Picture Panasonic's 60B drive field unit. But, picture it with a slot for a REV cartridge of say 300GB.
A year ago I posted the observation that Panasonic most likely will lean in that direction. The statement I made suggested a clue in the current product model number: AJ-PCS060. If there were no plans to ever upgrade that thing, then it would have been called the AJ-PCS60. The extra "0" should be our best indication that an AJ-PC240, AJ-PC360 or AJ-PCS500 might not be too far away. A removeable cart slot makes too much sense, so I wouldn't count on it.
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Old April 15th, 2006, 04:28 PM   #36
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Originally Posted by Dan Euritt
that is not correct, but the fact that you are even preaching an ancient dead format like dlt, instead of lto, pretty much sez it all.
When I say "DLT" I'm using it as a blanket statement to refer to all Digital Linear Tape devices, including LTO, AIT, VXA, etc... As most manufacturers and industry professionals do. The only specific product that actually calls itself "DLT" is Quantum's offerings and their latest S-DLT4 products are hardly ancient and dead. In fact they currently offer the highest data capacities in the industry and some of the fastest transfer rates. But I'm also not preaching DLT... In fact, I have only mentioned a specific DLT product once in this thread (the 400GB S-DLT3) as a pricing example. The product I've discussed most and come closest to preaching about (in terms of tape) is the Exabyte VXA2 format as it would fit into budget for a lot of HVX200 users. And at a point of 220 hours of 100Mbps video storage, it would become the same price as shooting HDV to miniDV tape.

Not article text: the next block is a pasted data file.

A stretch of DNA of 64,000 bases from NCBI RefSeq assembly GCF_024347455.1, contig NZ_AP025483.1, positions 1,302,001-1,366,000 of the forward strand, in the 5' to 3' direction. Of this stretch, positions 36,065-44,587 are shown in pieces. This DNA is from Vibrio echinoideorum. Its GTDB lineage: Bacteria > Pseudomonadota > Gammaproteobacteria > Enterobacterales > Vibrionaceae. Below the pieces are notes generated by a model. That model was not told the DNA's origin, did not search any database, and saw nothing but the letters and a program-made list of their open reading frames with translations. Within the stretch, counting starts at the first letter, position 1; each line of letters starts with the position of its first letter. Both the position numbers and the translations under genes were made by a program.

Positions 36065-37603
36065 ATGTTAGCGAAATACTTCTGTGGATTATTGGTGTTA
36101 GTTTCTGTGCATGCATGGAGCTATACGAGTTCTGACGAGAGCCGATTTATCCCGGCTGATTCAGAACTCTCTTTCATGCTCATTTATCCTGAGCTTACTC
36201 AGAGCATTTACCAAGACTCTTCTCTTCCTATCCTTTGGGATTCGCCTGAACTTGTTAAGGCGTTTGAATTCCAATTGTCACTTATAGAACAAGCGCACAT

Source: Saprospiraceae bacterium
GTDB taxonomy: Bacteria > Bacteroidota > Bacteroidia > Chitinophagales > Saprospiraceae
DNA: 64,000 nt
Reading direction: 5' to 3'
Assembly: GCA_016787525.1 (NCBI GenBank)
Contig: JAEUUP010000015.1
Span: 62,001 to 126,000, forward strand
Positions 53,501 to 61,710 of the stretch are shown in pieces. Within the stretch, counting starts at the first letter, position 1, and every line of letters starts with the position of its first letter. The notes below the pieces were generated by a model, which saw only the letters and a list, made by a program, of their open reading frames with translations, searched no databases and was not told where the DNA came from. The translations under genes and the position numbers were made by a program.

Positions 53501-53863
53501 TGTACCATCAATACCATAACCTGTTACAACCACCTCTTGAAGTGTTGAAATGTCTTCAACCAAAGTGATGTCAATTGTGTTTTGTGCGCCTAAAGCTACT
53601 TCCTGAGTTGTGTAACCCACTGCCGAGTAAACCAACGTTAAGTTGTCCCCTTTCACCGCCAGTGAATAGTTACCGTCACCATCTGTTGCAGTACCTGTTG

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make no mistake about it, what we are talking about here is utilizing the best i.t. practices we can afford for backing up our data, and in the real world, some people feel that tape is dead:
I think I've already said that. I also said that tape is not for everyone and HDDs may be the best options for some. I often wonder if people in these forums actually read an entire post before jumping all over someone.

Quote:
"But when it comes to backup and recovery of essential data, tape is fading from the lineup of usual technology suspects. It's glitch-prone, for one thing. A Yankee Group survey of IT executives last year found that 42 percent of respondents were unable to recover data from tape in the previous year as a result of tape unreliability."